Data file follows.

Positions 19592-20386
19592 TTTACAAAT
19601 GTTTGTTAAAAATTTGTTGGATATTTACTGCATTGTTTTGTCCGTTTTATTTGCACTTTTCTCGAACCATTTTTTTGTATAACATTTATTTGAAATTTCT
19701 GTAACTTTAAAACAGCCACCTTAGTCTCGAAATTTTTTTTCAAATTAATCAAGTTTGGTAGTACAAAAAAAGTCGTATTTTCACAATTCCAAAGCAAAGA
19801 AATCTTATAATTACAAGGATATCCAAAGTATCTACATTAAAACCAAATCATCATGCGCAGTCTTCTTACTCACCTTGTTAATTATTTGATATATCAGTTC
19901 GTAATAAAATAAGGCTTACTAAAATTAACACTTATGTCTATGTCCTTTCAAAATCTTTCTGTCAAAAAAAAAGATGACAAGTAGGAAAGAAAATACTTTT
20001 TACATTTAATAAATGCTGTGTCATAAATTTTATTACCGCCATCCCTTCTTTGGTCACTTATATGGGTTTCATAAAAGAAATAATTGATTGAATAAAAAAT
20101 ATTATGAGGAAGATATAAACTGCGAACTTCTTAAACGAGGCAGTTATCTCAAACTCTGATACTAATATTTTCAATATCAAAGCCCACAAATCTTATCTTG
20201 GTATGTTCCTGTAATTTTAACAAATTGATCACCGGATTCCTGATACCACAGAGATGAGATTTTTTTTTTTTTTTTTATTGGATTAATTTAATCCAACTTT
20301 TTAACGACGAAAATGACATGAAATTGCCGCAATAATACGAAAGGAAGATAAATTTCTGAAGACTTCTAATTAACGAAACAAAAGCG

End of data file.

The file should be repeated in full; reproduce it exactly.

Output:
Positions 19592-20386
19592 TTTACAAAT
19601 GTTTGTTAAAAATTTGTTGGATATTTACTGCATTGTTTTGTCCGTTTTATTTGCACTTTTCTCGAACCATTTTTTTGTATAACATTTATTTGAAATTTCT
19701 GTAACTTTAAAACAGCCACCTTAGTCTCGAAATTTTTTTTCAAATTAATCAAGTTTGGTAGTACAAAAAAAGTCGTATTTTCACAATTCCAAAGCAAAGA
19801 AATCTTATAATTACAAGGATATCCAAAGTATCTACATTAAAACCAAATCATCATGCGCAGTCTTCTTACTCACCTTGTTAATTATTTGATATATCAGTTC
19901 GTAATAAAATAAGGCTTACTAAAATTAACACTTATGTCTATGTCCTTTCAAAATCTTTCTGTCAAAAAAAAAGATGACAAGTAGGAAAGAAAATACTTTT
20001 TACATTTAATAAATGCTGTGTCATAAATTTTATTACCGCCATCCCTTCTTTGGTCACTTATATGGGTTTCATAAAAGAAATAATTGATTGAATAAAAAAT
20101 ATTATGAGGAAGATATAAACTGCGAACTTCTTAAACGAGGCAGTTATCTCAAACTCTGATACTAATATTTTCAATATCAAAGCCCACAAATCTTATCTTG
20201 GTATGTTCCTGTAATTTTAACAAATTGATCACCGGATTCCTGATACCACAGAGATGAGATTTTTTTTTTTTTTTTTATTGGATTAATTTAATCCAACTTT
20301 TTAACGACGAAAATGACATGAAATTGCCGCAATAATACGAAAGGAAGATAAATTTCTGAAGACTTCTAATTAACGAAACAAAAGCG